Every now and then a film will come along that attempts to tell me a story that, though I lived through and can remember, have very little grasp or knowledge of what actually happened. Such films usually come in the form of a mega serious drama or a reverential biopic, but this awards season a different kind of story telling approach was taken in the making of The Big Short.
The Big Short weaves together the stories of three different groups of men, all of whom become intensely involved in the build up to the financial crisis of 2007-2008. We have Dr. Michael Burry (Christian Bale), a genius hedge fund manager who back in 2005 notices that the housing market is about to collapse, Mark Baum (Steve Carell), another hedge fund manager, and his small group of colleagues who find out about the situation via a conveniently timed wrong number call from bond salesman Jared Vennett (Ryan Gosling), and Charlie Geller (John Magaro) and Jamie Shipley (Finn Whittrock), two young and talented hedge funders who have moved to New York City to make a fortune and come across documentation by Vennett detailing to the impending collapse. In separate attempts to profit from the projected crisis, each of the characters decide to ‘short’ the housing market, meaning betting against it’s continued success by creating default credit swaps which would pay extremely high dividends when the collapse actually occurs. Sounds simple, right? No, exactly. I am not ashamed to admit that, even in my best moments, I had no more than 50% understanding of what the hell was going on. It must speak greatly for the film in general, then, that even though a full 50% of detail flew over my head, I still came out the other end having had a thoroughly enjoyable cinematic experience. To have played The Big Short in a solely serious and ‘mature’ way would have been an absolute disaster for a wide stream audience, but the genius of the film stems from the fact that alongside its fast paced, high IQ number crunching, it’s also funny as hell. It would be fair to say that there is nothing quite as dry as math, and the filmmakers definitely knew this. By injecting a pitch perfect degree of humour in to the narrative, the entire plot seems to become infinitely more accessible to a casual viewer. That is not to say, however, that the picture doesn’t highlight the more cynical, at times disgusting, side of the banking world, with numerous displays of gross misconduct by high profile figures and a glimpse at the human consequence and impact that the market crash had on normal, working class families. This fundamental difference between the protagonists who are, in essence, hoping for global crisis in order to profit, and the unseen characters, essentially representing us, who are going to inevitably suffer as a result of this situation is an intriguing thing for the filmmakers to play with. As a viewer, you find yourself unwillingly hoping for Dr. Burry’s, Mark Baum’s and Jamie Shipley and Charlie Gellar’s plans to come off, but at the same time you cannot help but feel a slight horror at the way that these men are betting against and figuratively hoping for the demise of millions of American citizen’s financial stability. Ultimately, I think that the film demonstrates to the audience just how seductive the world of banking and financial risk taking can be, regardless of the real world effects it might have on a wider population.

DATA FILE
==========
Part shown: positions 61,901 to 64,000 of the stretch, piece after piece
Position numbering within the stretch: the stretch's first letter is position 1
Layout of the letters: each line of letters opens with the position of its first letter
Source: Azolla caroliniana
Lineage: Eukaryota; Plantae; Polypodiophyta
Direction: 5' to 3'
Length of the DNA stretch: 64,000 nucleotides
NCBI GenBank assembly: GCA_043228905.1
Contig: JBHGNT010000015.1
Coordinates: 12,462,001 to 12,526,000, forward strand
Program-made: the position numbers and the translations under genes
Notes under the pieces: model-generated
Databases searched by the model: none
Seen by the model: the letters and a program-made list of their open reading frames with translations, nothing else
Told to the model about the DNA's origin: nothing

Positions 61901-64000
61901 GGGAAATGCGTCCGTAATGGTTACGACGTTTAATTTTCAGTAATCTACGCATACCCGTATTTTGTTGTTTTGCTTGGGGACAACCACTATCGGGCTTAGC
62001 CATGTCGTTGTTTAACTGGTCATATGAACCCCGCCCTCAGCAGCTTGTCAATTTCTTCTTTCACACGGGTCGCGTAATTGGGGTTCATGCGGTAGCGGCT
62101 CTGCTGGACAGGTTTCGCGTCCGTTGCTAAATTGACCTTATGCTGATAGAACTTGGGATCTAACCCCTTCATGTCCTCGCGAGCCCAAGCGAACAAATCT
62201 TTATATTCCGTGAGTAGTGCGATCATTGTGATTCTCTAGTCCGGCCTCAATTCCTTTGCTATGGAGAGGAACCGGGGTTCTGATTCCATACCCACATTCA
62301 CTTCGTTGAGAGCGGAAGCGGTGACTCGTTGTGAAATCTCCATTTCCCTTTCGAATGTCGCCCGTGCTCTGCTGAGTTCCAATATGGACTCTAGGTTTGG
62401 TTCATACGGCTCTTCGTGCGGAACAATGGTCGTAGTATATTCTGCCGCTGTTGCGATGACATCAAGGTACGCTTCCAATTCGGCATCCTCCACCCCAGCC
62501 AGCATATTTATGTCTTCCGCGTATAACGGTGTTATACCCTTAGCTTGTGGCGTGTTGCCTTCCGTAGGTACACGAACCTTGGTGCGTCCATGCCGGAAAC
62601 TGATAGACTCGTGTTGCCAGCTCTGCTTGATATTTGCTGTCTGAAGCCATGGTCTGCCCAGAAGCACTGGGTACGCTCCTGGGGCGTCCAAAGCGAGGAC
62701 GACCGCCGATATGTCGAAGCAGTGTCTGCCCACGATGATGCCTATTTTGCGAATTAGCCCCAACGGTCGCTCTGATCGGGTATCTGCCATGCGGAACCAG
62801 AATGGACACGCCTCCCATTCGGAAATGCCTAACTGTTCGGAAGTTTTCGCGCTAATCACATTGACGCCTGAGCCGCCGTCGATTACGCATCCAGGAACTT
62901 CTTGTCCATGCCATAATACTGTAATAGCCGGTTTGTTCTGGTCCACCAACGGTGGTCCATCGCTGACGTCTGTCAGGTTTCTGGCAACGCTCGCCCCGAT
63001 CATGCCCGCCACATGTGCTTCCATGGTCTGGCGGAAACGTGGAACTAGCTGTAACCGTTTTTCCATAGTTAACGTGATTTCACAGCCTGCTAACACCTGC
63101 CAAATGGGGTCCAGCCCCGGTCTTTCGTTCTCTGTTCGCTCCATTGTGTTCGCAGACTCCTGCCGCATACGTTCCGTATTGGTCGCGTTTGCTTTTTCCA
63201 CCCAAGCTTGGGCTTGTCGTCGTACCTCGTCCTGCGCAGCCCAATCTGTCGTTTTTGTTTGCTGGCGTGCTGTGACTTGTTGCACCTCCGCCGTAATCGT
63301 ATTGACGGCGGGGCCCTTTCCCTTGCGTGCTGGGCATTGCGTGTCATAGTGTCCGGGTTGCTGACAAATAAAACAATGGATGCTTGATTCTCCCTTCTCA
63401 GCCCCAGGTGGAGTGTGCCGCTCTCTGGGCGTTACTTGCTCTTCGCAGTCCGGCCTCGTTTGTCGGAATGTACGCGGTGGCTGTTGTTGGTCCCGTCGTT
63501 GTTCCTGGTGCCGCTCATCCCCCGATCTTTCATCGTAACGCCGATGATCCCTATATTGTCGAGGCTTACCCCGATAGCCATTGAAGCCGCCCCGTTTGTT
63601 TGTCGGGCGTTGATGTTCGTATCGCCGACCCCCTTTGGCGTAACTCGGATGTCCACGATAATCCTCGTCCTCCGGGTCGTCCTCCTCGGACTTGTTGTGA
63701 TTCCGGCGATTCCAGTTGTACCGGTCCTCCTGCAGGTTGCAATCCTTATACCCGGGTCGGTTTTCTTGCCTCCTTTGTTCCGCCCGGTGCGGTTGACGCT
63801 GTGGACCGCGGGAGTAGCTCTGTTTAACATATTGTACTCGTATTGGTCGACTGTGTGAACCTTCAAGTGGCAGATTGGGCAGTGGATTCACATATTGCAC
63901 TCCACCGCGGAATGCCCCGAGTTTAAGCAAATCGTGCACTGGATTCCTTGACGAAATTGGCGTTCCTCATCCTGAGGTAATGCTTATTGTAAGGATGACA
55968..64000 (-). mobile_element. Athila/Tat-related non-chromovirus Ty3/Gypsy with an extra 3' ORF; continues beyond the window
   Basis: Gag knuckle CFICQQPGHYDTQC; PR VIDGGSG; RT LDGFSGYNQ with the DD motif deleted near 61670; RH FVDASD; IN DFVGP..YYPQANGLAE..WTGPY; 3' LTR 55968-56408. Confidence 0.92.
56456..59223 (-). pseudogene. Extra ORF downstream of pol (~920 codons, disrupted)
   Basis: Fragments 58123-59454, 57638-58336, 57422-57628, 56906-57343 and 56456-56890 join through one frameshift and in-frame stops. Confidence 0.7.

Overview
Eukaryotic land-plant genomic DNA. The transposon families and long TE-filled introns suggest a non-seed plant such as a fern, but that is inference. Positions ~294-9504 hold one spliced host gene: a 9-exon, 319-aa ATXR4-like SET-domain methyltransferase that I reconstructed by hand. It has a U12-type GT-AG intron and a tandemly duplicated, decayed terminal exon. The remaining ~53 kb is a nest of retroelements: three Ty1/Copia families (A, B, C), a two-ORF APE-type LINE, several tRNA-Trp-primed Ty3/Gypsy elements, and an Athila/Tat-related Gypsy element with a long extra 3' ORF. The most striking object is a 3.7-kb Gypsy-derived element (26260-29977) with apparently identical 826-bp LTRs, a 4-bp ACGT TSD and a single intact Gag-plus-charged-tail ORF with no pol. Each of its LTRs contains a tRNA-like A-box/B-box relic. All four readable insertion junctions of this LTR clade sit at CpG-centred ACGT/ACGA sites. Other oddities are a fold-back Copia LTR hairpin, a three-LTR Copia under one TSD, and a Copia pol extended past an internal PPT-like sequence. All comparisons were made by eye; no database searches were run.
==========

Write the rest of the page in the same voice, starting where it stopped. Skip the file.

The film is almost Sorkin-esque in it’s heavy reliance on the power of dialogue, and thankfully it boasts a cast that can carry such a responsibility with relative ease. Given pretty much equal screen time, the cast of actors including Christian Bale, Ryan Gosling, Finn Whittrock and John Magaro all put in fine performances, making the most of the screen time that each receive and making a lasting impression on the audience. Special mention must go to Steve Carell, who as the morally conflicted Mark Baum, continues his rebirth as a credible dramatic actor after 2014’s triumph in Foxcatcher. Carell’s character is perhaps the closest thing the audience have to a surrogate within the narrative, as his character shows the most conflict between the success of making money and the horror and disillusionment with the banking world that the situation evokes. A brief performance is also put in by Brad Pitt as Ben Rickert, a retired banker who helps Charlie and Jamie with their efforts, and as well as bringing a pinch of real star quality to the film, it is nice to see that the actor is still on track with his transition in to an uncanny clone of Robert Redford. I don’t hate it, I don’t hate it at all.
Overall, The Big Short is quite unlike anything I have seen. The distinct comedic vibe that cuts through what is ultimately a very dense and, for some, impenetrable subject matter makes for something that settles just beneath parody, not going so far as to seem spoof like, definitely retaining an air of dramatic credibility even with the filmmakers indulging in quirky techniques like breaking the fourth wall to have a pop culture star like Selena Gomez attempt to explain a tricky term to you! I would suggest you give it a go even if the premise has not grabbed your interest, there is certainly more to The Big Short than meets the eye.